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Need help with Equal shared parental responsibility case

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Hi,

I'll try to keep this as short as possible but believe you need to know a bit of history about the situation to give us any kind of answer that may be helpful:
Husband (is the Father): 2 children aged 7 and 9 to ex partner (currently living with mother and we have fortnightly week-end time spent)
Me (am the step-mother): 3 children aged 10, 18 and 19 to ex husband (Oldest child lives outside the home -previously lived week about, 18yo lives with me - previously lived week about, 10 yo lives week about between father and I)

2006: Children's mother advised the father that she had to change the oldest child's school (oldest was then 5yo and was in pre-school).  She called to say she would be changing school and advised him of one of her choices in the local area & he assumed she would contact him to discuss prior to moving the child into a new school (we all lived approx 15 mins from each other at that stage), however the next he heard was from the 5yo almost 2 weeks later that she had already changed schools and was attending a school more than 40 mins from our home in the opposite direction.  The mother lived approx 25 mins from that school herself and there were several good schools between her house and the school she chose.  Confusing to say the least.

2007:  The children who knew that all of my children (at that time) lived in shared care between their father and I, asked why they couldn't live with us that way.  We left it for several ftnly week-ends before asking the mother but after the children asking time and again, we decided it would be in the children's best interest so we broached the subject with the mother (who was still living only 15 mins from our house) asking if she would take the oldest child out of the current school and enrol her at either a school closer or the school my children attended, either choice would allow us to have weekly shared care.  She refused without any further discussion saying that 'the children are too young and it would be too disruptive'.  Over the next 12 months we asked again on several occasions hoping to change her mind before the youngest child was due to be enrolled in school.  She continually refused.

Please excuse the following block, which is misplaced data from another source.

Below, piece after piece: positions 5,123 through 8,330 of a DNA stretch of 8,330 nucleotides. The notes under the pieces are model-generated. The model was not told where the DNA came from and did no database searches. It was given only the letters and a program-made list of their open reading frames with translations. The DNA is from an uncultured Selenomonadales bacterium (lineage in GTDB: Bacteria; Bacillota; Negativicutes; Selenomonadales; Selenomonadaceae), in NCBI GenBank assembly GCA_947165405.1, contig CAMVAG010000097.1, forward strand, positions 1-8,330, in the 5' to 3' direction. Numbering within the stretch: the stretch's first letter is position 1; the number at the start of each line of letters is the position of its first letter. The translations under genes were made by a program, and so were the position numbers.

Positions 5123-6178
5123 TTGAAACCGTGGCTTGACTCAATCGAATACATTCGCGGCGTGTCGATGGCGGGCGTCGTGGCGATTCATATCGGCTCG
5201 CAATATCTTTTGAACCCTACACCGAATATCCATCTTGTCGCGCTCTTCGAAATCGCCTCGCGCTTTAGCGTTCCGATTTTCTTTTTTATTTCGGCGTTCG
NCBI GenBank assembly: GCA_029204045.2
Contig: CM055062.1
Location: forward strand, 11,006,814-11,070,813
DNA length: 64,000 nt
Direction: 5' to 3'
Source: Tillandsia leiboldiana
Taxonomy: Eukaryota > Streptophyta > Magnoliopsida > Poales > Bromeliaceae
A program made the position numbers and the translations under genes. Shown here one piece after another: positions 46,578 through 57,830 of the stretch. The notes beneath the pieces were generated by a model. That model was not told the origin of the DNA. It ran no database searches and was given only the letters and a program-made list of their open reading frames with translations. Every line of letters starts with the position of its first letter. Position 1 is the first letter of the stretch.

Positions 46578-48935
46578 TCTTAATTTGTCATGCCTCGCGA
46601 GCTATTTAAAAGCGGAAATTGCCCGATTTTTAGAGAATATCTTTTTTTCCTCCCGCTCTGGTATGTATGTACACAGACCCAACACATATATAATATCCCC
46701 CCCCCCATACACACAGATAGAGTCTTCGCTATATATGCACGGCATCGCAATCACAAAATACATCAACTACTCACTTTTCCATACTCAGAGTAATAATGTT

2008:  The mother moved house relocating locally to the child's school in late 2008 only months prior to the youngest child starting pre-school, and thereby quashing any hopes of changing her mind re a week about living arrangement for the children.  Despite the response we knew were coming, we asked on several more occasions for shared care which she refused saying the children 'didn't want to live week about'.  We also wrote up a parenting plan which she refused, attended a mediation which she requested and then refused to go ahead with, and my husband organised his own mediation which she refused to attend.

2009:  After the mother denied again our time spent with the children for more than 8 weeks this time following an argument between her and the children's father when he put his foot down about something affecting the youngest child's health and well-being, we started proceedings to formalise fortnightly time spent with his children. I am applicant 2 in the proceedings as I needed to do something to stop her denigration and alienation of my time spent with the children.

Over the past several years, there have been many arguments about the mother showing the children texts between the parents and about denigrating the father and myself to the children.  She has made it very obvious that she is jealous of the children's father moving on and has told both myself and the father that there is 'nothing on paper' so she can do as she likes.

2010:  The court ordered all parties and the children to meet with a family consultant so that the family consultant could give testimony and this is where it became interesting and worrying:
The family consultant gave witness in court advising that the children had been subject to witnessing arguments and violence in their mothers home and that their mother was putting them under emotional stress expecting emotional support from them and also was involving them in adult conversations and situations.  She suggested that the mother attend some counselling to understand that she no longer had the relationship with my husband that she wanted and the family consultant also confirmed that the children had told her that they wanted to live week about with with both parties.

The court ordered that all parties attend mediation to try and agree upon the 'smaller' issues.
It was at this time, that my husband and I decided it was time to push for equal shared parental responsibility with week about living arrangements.  We spoke in depth gently to the children to ensure they understood that in order to live a week about, they would have to change schools.  The children both said that this is what they wanted if it meant they could live a week about (also saying it would be 'cool' to go to the same school as their step-brother).  We assured them that we wouldn't be angry if they didn't want to do that and they didn't need to worry about us being upset about it because we wouldn't be.  They still said they wanted to change schools and live week about.